nep-cmp New Economics Papers
on Computational Economics
Issue of 2015‒05‒02
five papers chosen by
Stan Miles
Thompson Rivers University

  1. Market Structure or Traders' Behaviour? An Assessment of Flash Crash Phenomena and their Regulation based on a Multi-agent Simulation By Nathalie Oriol; Iryna Veryzhenko
  2. Targeted carbon tariffs - Carbon leakage and welfare effects By Christoph Böhringer; Brita Bye; Taran Fæhn; Knut Einar Rosendahl
  3. The emission reduction effect and economic impact of an energy tax vs. a carbon tax in China : a dynamic CGE model analysis By Zou, Lele; Xue, Jinjun; Fox, Alan; Meng, Bo; Shibata, Tsubasa
  4. Perspectives on integrating a computer algebra system into advanced calculus curricula By Halkos, George; Tsilika, Kyriaki
  5. Endogenous Foreign Capital Flow in a CGE Model for Brazil: the Role of International Reserves By Wilfredo Leiva Maldonado; Octávio Augusto Fontes Tourinho; Marcos Valli

  1. By: Nathalie Oriol (University of Nice Sophia Antipolis, France; GREDEG CNRS); Iryna Veryzhenko (Labex ReFi; LIRSA-CNAM)
    Abstract: This paper aims at studying the flash crash caused by an operational shock with different market participants. We reproduce this shock in artificial market framework to study market quality in different scenarios, with or without strategic traders. We show that traders’ srategies influence the magnitude of the collapse. But, with the help of zero-intelligence traders framework, we show that despite the absence of market makers, the order-driven market is resilient and favors a price recovery. We find that a short-sales ban imposed by regulator reduces short-term volatility.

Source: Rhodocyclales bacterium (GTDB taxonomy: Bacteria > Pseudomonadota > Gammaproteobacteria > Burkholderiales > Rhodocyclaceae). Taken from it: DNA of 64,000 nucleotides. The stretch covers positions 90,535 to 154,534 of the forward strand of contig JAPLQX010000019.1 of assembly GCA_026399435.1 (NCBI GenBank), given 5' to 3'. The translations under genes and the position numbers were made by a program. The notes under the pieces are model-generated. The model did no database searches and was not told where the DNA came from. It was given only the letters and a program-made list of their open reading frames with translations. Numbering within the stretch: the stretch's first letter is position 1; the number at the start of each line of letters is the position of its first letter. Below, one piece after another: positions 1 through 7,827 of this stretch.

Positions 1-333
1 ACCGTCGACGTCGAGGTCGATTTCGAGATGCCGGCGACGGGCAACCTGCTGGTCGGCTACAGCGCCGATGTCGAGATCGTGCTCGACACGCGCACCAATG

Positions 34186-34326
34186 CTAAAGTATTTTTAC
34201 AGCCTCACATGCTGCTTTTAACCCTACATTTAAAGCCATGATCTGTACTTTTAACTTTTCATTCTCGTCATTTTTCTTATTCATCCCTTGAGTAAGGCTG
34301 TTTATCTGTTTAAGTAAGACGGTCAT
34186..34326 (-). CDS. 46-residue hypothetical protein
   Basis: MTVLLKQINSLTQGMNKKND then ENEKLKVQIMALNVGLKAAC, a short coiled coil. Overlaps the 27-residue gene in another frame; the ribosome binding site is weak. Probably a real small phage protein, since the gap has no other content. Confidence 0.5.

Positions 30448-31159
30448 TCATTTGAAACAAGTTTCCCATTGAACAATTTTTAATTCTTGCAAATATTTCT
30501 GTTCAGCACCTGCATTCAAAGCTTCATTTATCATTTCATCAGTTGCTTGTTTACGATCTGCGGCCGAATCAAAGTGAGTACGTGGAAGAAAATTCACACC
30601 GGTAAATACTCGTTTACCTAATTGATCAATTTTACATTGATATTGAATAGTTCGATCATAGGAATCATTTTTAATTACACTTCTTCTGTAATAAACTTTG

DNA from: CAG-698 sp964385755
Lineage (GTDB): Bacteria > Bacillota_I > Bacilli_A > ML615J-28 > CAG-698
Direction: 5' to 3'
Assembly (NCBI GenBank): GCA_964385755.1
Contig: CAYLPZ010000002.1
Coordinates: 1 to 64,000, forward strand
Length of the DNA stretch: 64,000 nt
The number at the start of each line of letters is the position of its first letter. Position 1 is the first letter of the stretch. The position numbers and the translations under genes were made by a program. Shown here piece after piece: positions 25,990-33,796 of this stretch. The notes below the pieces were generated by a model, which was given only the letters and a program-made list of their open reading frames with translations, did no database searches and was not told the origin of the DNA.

Keywords: Agent-based Modeling, Zero-intelligence Trader, Limit order book, Technical trading, Flash crash
    JEL: G1 C63
    Date: 2015–04
    URL: http://d.repec.org/n?u=RePEc:gre:wpaper:2015-16&r=cmp
  2. By: Christoph Böhringer (Carl von Ossietzky Universität Oldenburg, Institut für Volkswirtschaftslehre & ZenTra); Brita Bye (Statistics Norway, Research Department); Taran Fæhn (Statistics Norway, Research Department); Knut Einar Rosendahl (Norwegian University of Life Sciences, School of Economics and Business)
    Abstract: Climate effects of unilateral carbon policies are undermined by carbon leakage. To counteract leakage and increase global cost-effectiveness carbon tariffs can be imposed on the emissions embodied in imports from non-regulating regions. We present a theoretical analysis on the economic incentives for emission abatement of producers subjected to carbon tariffs. We quantify the impacts of different carbon tariff designs by an empirically based multi-sector, multi-region CGE model of the global economy. We find that firm-targeted tariffs can deliver much stronger leakage reduction and higher efficiency gains than tariff designs operated at the industry level. In particular, because the exporters are able to reduce their carbon tariffs by adjusting emissions, their competitiveness and the overall welfare of their economies will be less randomly and less adversely affected than in previously studied carbon tariff regimes. This beneficial distributional impact could facilitate a higher degree of legitimacy and legality of carbon tariffs.